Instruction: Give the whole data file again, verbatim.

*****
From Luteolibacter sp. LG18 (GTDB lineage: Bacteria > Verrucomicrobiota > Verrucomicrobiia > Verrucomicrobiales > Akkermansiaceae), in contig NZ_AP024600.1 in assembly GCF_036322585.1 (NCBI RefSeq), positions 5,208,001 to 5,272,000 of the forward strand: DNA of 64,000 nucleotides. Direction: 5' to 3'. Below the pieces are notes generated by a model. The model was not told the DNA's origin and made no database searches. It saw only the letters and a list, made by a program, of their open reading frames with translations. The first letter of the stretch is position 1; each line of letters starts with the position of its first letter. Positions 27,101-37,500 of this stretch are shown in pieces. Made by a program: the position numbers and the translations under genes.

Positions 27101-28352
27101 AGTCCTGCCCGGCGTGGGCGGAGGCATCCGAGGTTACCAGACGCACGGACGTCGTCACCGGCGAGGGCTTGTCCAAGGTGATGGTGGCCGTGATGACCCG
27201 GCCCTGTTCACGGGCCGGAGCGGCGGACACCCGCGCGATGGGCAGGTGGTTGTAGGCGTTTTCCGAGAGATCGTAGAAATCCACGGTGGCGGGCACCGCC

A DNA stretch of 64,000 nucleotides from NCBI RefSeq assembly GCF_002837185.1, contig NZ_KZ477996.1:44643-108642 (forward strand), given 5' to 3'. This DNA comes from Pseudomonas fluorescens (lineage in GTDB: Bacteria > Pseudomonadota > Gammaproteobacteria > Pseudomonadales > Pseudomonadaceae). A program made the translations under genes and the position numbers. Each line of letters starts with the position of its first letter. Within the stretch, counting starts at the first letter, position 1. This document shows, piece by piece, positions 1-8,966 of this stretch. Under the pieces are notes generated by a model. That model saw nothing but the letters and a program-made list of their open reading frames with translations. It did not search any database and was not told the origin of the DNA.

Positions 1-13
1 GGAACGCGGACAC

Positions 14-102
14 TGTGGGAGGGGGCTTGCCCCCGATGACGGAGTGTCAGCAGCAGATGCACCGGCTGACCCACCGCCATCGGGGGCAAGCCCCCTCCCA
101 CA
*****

From Luteolibacter sp. LG18 (GTDB lineage: Bacteria > Verrucomicrobiota > Verrucomicrobiia > Verrucomicrobiales > Akkermansiaceae), in contig NZ_AP024600.1 in assembly GCF_036322585.1 (NCBI RefSeq), positions 5,208,001 to 5,272,000 of the forward strand: DNA of 64,000 nucleotides. Direction: 5' to 3'. Below the pieces are notes generated by a model. The model was not told the DNA's origin and made no database searches. It saw only the letters and a list, made by a program, of their open reading frames with translations. The first letter of the stretch is position 1; each line of letters starts with the position of its first letter. Positions 27,101-37,500 of this stretch are shown in pieces. Made by a program: the position numbers and the translations under genes.

Positions 27101-28352
27101 AGTCCTGCCCGGCGTGGGCGGAGGCATCCGAGGTTACCAGACGCACGGACGTCGTCACCGGCGAGGGCTTGTCCAAGGTGATGGTGGCCGTGATGACCCG
27201 GCCCTGTTCACGGGCCGGAGCGGCGGACACCCGCGCGATGGGCAGGTGGTTGTAGGCGTTTTCCGAGAGATCGTAGAAATCCACGGTGGCGGGCACCGCC

A DNA stretch of 64,000 nucleotides from NCBI RefSeq assembly GCF_002837185.1, contig NZ_KZ477996.1:44643-108642 (forward strand), given 5' to 3'. This DNA comes from Pseudomonas fluorescens (lineage in GTDB: Bacteria > Pseudomonadota > Gammaproteobacteria > Pseudomonadales > Pseudomonadaceae). A program made the translations under genes and the position numbers. Each line of letters starts with the position of its first letter. Within the stretch, counting starts at the first letter, position 1. This document shows, piece by piece, positions 1-8,966 of this stretch. Under the pieces are notes generated by a model. That model saw nothing but the letters and a program-made list of their open reading frames with translations. It did not search any database and was not told the origin of the DNA.

Positions 1-13
1 GGAACGCGGACAC

Positions 14-102
14 TGTGGGAGGGGGCTTGCCCCCGATGACGGAGTGTCAGCAGCAGATGCACCGGCTGACCCACCGCCATCGGGGGCAAGCCCCCTCCCA
101 CA